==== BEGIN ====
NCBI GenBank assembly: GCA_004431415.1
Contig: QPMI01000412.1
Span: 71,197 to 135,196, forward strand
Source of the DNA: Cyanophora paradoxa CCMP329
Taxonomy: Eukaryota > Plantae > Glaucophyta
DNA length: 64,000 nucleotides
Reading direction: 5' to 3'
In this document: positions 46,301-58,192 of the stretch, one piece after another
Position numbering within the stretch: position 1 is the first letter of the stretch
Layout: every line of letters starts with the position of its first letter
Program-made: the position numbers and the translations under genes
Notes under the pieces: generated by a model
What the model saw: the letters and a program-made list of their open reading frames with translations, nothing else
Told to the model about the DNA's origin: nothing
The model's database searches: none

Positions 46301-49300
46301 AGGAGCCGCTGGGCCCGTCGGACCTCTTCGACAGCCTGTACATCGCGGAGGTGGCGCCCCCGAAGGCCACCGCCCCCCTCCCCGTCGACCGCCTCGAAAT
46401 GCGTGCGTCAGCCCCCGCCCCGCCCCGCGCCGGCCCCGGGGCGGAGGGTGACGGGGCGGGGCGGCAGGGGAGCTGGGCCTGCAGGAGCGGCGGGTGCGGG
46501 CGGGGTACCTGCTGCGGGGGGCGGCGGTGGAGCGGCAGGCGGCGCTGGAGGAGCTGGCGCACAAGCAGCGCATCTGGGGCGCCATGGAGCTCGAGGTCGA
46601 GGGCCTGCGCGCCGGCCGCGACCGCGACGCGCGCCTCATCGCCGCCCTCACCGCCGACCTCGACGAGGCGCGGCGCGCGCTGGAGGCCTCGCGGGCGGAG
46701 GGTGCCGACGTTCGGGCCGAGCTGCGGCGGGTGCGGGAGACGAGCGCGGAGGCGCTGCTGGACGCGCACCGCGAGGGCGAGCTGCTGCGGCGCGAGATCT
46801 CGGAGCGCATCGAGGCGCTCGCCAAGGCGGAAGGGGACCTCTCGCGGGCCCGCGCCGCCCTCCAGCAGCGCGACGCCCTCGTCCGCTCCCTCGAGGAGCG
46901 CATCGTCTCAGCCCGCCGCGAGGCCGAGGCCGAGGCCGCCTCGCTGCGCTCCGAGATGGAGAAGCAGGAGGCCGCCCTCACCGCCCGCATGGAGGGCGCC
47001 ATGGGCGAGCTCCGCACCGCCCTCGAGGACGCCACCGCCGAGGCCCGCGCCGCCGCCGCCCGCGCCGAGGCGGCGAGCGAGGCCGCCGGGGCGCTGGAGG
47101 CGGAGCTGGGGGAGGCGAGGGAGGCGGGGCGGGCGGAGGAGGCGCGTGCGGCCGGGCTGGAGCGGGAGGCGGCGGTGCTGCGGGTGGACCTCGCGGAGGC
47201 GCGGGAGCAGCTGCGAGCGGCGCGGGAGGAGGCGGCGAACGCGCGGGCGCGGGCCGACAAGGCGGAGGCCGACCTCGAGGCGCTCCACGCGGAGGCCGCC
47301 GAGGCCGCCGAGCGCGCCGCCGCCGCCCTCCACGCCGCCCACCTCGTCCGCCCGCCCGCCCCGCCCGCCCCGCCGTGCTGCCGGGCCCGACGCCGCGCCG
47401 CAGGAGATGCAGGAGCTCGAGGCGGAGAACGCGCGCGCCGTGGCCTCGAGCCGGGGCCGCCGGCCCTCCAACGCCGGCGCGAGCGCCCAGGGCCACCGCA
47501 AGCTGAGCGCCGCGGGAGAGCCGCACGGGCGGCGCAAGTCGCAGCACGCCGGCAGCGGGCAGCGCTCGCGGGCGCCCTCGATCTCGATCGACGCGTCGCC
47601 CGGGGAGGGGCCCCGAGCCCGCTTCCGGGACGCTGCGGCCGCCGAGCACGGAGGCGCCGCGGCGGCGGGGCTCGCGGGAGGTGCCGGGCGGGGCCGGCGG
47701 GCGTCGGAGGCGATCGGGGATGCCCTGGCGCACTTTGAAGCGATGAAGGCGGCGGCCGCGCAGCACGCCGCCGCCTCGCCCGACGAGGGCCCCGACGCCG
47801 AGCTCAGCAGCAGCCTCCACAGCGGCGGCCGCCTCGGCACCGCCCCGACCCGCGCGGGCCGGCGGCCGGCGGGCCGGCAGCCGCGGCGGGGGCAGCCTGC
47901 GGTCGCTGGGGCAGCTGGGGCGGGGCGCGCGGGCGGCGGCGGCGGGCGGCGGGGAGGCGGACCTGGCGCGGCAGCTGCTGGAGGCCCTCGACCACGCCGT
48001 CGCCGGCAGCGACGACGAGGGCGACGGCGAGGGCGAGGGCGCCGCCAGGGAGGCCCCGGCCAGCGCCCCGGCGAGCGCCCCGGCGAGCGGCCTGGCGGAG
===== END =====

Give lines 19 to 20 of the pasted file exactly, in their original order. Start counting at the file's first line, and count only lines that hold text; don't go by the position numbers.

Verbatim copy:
46501 CGGGGTACCTGCTGCGGGGGGCGGCGGTGGAGCGGCAGGCGGCGCTGGAGGAGCTGGCGCACAAGCAGCGCATCTGGGGCGCCATGGAGCTCGAGGTCGA
46601 GGGCCTGCGCGCCGGCCGCGACCGCGACGCGCGCCTCATCGCCGCCCTCACCGCCGACCTCGACGAGGCGCGGCGCGCGCTGGAGGCCTCGCGGGCGGAG